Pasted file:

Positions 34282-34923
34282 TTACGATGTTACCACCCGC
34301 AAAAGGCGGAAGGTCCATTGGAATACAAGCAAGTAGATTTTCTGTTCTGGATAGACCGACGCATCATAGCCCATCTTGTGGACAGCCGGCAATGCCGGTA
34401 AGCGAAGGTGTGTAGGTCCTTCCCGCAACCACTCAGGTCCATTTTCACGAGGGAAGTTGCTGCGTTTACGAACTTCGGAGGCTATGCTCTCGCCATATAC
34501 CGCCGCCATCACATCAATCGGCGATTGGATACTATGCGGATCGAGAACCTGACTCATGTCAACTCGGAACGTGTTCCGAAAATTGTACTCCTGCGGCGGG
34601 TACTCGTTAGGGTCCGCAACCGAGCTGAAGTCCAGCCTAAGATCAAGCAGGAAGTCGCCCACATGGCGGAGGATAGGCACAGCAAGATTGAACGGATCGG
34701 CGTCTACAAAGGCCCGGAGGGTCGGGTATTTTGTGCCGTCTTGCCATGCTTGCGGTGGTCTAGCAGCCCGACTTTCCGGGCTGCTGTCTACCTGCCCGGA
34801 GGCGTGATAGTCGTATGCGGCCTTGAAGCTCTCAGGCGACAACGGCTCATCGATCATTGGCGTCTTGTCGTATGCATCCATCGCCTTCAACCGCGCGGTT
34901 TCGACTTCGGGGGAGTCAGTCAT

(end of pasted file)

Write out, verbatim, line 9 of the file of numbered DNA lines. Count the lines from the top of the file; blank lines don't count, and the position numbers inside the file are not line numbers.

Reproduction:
34901 TCGACTTCGGGGGAGTCAGTCAT